Breaking bad habits could save you £170 on your bills, says psychologist

A psychologist warns Brits could save nearly £170 if they just aren’t such creatures of habit when it comes to their bills and suppliers.

A new survey of 2,000 adults from comparison site Uswitch.com says a third of Brits say they wouldn’t bother changing their broadband subscriptions, even though 36% want to check their bills and spending.

The leading psychologist at University College London, Dr. Dimitrios Tsivrikos, has found that being a creature of habit and not wanting to switch can be more than just an attitude or willingness issue.

“Rooted in psychology, consumers tend to stick to their habits with very little variation. The stronger the habit, the less likely a consumer is to break it. Therefore, if a consumer has a fixed contract with a service provider for a long time, he is unlikely to break his habit and switch providers. Much can be said about what drives a consumer to keep or switch service providers. Brits are no different when they adopt this complex mindset with the goal of changing things, but not too much.”

With experts from Uswitch suggesting that broadband alone can save us nearly £170 a year, breaking the habit of staying put could be crucial.

The average Brit hasn’t switched broadband in over two and a half years. Because people are often tied to long-term contracts, prices can stealthily increase if people aren’t careful when their deals end.

When it comes to the reasons they switch, unsurprisingly price is the number one reason, but for 1 in 3 it’s the quality of service that’s not up to par.

The most important changes this year for Britons are bills and their personal finances (51%), home decor (25%) and their cooking habits (25%). However, the top reasons for changing their lifestyle are not all money-related as they are more motivated (21%), freshen up their routine (21%) and enjoy life a little more (17%). play into the decisions.

dr Tsivrikos explains why switching can benefit both our mental health and our financial health.

“Although price can be a factor in this decision, the most important factors are not money related. Some of these factors are a motivation to freshen up your routine and have more fun. From a psychological point of view, fun has an immediate and lasting effect on people. The more fun someone is having, the more motivated they are to keep doing it. This is called intrinsic motivation. When people find it more fun to change their routine, they are more likely to continue making lifestyle changes. Coupled with the lifting of COVID restrictions, people are starting to see fun as a necessity rather than a bonus.”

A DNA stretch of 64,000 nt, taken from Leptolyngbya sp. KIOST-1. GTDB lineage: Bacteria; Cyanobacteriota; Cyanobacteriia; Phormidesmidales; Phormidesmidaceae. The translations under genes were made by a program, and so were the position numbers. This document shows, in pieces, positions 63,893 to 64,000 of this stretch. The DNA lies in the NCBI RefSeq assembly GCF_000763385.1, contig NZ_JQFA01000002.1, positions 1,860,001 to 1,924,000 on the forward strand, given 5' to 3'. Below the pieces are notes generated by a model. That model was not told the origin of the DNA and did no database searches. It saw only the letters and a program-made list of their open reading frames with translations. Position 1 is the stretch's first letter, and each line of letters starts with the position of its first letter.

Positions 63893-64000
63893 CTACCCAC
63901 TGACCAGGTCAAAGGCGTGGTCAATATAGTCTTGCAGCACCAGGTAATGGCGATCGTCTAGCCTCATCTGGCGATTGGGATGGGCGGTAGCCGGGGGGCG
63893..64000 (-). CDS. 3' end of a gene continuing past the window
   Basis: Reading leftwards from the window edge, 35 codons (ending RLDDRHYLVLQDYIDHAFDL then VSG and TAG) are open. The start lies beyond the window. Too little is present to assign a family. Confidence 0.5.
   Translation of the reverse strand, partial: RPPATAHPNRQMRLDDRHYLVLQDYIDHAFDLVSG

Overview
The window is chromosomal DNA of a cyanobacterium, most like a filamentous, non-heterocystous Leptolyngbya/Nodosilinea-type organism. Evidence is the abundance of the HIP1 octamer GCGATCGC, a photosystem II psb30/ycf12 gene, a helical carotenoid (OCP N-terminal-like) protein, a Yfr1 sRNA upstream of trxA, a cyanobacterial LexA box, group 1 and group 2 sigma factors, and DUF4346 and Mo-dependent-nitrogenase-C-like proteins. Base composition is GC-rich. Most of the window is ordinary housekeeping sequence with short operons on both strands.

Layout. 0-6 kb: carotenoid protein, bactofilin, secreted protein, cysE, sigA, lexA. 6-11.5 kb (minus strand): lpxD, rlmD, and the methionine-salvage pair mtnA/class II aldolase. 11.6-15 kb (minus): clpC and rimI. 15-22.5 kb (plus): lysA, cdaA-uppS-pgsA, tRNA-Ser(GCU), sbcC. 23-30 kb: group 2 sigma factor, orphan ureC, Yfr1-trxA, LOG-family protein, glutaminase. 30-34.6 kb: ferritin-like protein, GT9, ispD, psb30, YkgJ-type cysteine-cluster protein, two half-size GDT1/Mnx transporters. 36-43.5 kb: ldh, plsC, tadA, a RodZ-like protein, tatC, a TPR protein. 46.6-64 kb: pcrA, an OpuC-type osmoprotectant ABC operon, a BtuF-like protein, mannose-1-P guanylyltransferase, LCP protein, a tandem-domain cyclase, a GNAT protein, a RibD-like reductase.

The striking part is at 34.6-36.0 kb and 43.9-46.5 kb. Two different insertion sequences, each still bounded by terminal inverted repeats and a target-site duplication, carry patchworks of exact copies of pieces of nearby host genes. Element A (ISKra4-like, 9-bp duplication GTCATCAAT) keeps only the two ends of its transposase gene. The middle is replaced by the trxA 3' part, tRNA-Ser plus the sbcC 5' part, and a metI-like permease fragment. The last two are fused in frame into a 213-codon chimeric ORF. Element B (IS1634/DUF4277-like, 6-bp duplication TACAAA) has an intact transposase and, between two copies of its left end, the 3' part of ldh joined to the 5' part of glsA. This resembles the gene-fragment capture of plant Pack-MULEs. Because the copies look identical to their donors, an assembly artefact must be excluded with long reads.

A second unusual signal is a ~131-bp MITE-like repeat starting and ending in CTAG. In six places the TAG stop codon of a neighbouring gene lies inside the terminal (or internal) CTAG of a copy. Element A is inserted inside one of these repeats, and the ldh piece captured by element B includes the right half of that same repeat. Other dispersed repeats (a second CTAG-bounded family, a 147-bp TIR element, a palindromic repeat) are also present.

For many, making a change in their lives means more than just saving money. A third said one change they made was improving their mental health. A quarter say this could be because they are dissatisfied with their current performance.

dr Tsivriko’s top tips for switching

Think about your change – A lifestyle change, no matter how small, should be well thought out and planned for. Asking what, when, why, and how questions throughout the process will give you a clear understanding of what to do next. A better understanding can lead to more confidence in the decision to switch.

Start Small – Having a goal to make a difference in your life can seem daunting. Starting small can help overcome intimidation. Breaking your plan into bite-sized chunks can make the goal seem more accessible, allowing you to focus on one step at a time.

Find a way to make things fun – When you find a way to make the switch fun, intrinsic motivation will motivate you to go through with the decision. For example, listening to an audio book while running or reading a new book on the way to work

Do you feel uncomfortable – Praise yourself for stepping out of your comfort zone will give you extra motivation to continue your transition. Discomfort can be a sign of growth and engagement in the learning process.

Set up a support system – Recruiting friends and family to make your move can give you the motivation to go through with it. When they have the same goal, you can hold each other accountable and work towards the same goal as a team.

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